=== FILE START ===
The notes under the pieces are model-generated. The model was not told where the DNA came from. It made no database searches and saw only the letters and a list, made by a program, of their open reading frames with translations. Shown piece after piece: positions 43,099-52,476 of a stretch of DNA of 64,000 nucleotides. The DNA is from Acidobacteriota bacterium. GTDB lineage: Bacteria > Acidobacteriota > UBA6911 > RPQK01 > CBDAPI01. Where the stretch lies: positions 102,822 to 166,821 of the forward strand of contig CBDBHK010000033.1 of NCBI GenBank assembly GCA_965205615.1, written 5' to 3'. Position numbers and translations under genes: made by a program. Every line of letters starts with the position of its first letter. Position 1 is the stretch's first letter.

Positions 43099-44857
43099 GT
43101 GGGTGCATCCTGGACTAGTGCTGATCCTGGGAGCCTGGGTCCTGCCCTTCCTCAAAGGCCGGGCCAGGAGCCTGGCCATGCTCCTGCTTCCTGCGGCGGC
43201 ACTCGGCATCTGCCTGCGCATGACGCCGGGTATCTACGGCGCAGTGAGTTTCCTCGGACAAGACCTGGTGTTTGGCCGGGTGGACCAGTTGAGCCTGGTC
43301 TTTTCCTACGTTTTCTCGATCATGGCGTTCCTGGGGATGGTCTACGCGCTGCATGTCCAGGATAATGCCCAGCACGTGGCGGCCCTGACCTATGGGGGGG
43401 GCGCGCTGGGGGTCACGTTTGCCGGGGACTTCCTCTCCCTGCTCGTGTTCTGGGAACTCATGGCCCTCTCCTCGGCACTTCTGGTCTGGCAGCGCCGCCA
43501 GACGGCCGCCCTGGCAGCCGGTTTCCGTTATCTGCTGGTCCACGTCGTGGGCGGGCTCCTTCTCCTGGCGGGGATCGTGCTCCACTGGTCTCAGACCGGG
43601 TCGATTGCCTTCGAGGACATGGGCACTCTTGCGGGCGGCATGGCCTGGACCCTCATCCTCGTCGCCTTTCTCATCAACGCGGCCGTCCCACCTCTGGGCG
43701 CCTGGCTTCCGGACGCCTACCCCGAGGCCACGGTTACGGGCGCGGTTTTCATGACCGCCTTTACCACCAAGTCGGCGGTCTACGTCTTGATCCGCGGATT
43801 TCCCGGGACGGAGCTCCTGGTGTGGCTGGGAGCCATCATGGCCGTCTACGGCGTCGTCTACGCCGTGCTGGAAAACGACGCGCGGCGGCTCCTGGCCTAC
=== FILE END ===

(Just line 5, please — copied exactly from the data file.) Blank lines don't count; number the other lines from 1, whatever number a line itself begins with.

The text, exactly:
43201 ACTCGGCATCTGCCTGCGCATGACGCCGGGTATCTACGGCGCAGTGAGTTTCCTCGGACAAGACCTGGTGTTTGGCCGGGTGGACCAGTTGAGCCTGGTC